The short story “She Shall Not Be Moved” by Shereen Pandit is told by a first-person narrator who is also the main character.
Throughout the story, we have access to the narrator’s thoughts and feelings regarding the ongoing events, which are seen entirely from her perspective.
The narrator also makes several assumptions about the other characters, some of which are contradicted later by the events themselves. For instance, when the driver comes out, she expects him to tell the white women to move (ll. 60-61). Instead, the driver begins to shout at the Somali woman. Another assumption she makes which proves incorrect is about the young people who get on the bus:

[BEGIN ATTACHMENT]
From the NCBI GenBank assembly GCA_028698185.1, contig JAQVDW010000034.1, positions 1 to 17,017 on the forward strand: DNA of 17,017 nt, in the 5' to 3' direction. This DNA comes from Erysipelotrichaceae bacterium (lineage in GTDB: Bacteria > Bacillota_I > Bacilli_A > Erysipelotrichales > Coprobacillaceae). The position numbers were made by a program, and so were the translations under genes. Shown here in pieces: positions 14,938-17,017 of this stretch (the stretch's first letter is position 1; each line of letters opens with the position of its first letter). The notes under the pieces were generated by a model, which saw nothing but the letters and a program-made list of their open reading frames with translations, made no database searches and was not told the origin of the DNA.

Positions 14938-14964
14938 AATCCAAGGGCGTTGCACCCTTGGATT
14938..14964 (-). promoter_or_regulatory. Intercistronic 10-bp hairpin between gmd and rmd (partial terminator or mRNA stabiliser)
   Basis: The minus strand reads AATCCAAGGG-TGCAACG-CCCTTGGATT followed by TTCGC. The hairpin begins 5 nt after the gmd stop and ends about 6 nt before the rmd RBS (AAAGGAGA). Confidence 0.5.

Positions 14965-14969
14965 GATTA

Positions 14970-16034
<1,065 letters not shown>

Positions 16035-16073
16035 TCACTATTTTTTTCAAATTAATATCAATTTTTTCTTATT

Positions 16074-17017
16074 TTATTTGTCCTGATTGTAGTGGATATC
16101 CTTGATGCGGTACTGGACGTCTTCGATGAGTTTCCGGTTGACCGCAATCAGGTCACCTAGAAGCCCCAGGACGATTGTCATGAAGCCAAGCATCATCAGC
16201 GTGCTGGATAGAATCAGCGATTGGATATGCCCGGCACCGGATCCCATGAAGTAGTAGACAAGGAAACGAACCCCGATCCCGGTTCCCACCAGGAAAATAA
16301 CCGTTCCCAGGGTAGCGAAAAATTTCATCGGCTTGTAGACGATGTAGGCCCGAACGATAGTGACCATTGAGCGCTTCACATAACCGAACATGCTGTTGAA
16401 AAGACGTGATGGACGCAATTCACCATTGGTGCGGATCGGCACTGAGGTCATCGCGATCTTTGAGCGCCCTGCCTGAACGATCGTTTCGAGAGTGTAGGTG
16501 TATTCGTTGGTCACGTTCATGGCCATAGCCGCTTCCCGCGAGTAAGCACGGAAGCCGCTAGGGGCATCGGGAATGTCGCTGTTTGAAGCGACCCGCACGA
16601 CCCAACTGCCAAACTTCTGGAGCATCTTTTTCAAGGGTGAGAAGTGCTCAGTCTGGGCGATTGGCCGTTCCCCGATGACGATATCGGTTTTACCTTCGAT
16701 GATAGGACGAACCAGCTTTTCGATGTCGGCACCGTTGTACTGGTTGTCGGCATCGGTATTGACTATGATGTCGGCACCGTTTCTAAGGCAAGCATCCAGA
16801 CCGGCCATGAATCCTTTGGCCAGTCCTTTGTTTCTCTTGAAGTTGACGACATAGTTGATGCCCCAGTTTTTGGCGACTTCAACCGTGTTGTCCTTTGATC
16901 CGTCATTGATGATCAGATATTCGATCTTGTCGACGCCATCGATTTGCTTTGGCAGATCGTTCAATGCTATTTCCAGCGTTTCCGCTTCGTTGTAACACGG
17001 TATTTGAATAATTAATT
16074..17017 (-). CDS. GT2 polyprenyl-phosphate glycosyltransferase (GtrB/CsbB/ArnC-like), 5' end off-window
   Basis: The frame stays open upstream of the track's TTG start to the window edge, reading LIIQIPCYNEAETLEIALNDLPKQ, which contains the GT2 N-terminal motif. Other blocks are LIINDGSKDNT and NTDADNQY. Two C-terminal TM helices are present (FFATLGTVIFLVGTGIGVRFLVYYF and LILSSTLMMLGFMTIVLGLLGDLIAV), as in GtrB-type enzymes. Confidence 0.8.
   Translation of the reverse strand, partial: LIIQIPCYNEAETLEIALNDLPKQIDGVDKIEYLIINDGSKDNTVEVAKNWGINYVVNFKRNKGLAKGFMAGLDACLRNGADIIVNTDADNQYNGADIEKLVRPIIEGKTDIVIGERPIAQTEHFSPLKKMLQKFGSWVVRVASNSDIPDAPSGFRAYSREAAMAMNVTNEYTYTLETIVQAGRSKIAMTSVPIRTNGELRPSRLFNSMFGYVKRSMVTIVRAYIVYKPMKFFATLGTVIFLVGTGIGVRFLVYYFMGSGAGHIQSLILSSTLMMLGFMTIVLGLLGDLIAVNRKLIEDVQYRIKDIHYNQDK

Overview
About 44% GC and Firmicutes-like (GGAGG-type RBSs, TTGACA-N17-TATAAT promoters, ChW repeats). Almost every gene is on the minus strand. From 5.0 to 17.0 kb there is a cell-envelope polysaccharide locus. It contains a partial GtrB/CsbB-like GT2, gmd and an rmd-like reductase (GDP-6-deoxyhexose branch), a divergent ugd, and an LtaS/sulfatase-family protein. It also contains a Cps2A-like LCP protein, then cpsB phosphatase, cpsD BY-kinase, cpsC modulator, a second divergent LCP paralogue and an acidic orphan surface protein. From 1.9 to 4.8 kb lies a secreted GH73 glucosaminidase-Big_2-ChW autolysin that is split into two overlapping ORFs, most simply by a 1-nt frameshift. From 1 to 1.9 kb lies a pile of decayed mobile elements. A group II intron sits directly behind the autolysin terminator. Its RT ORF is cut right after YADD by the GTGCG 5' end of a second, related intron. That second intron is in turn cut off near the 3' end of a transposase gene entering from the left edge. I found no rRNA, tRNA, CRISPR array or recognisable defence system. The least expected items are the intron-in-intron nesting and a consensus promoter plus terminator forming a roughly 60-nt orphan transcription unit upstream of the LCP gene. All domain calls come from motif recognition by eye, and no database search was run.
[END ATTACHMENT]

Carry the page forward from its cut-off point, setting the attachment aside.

At a couple of stops some pretty yobbo looking types get on. You know, tattoos, earrings all over their faces, hair sticking up. The type that I can’t afford to get tangled with. I don’t fancy a boot in my face. Or in Mariam’s. While those two probably watch and cheer. The yobbos just squeeze past the S...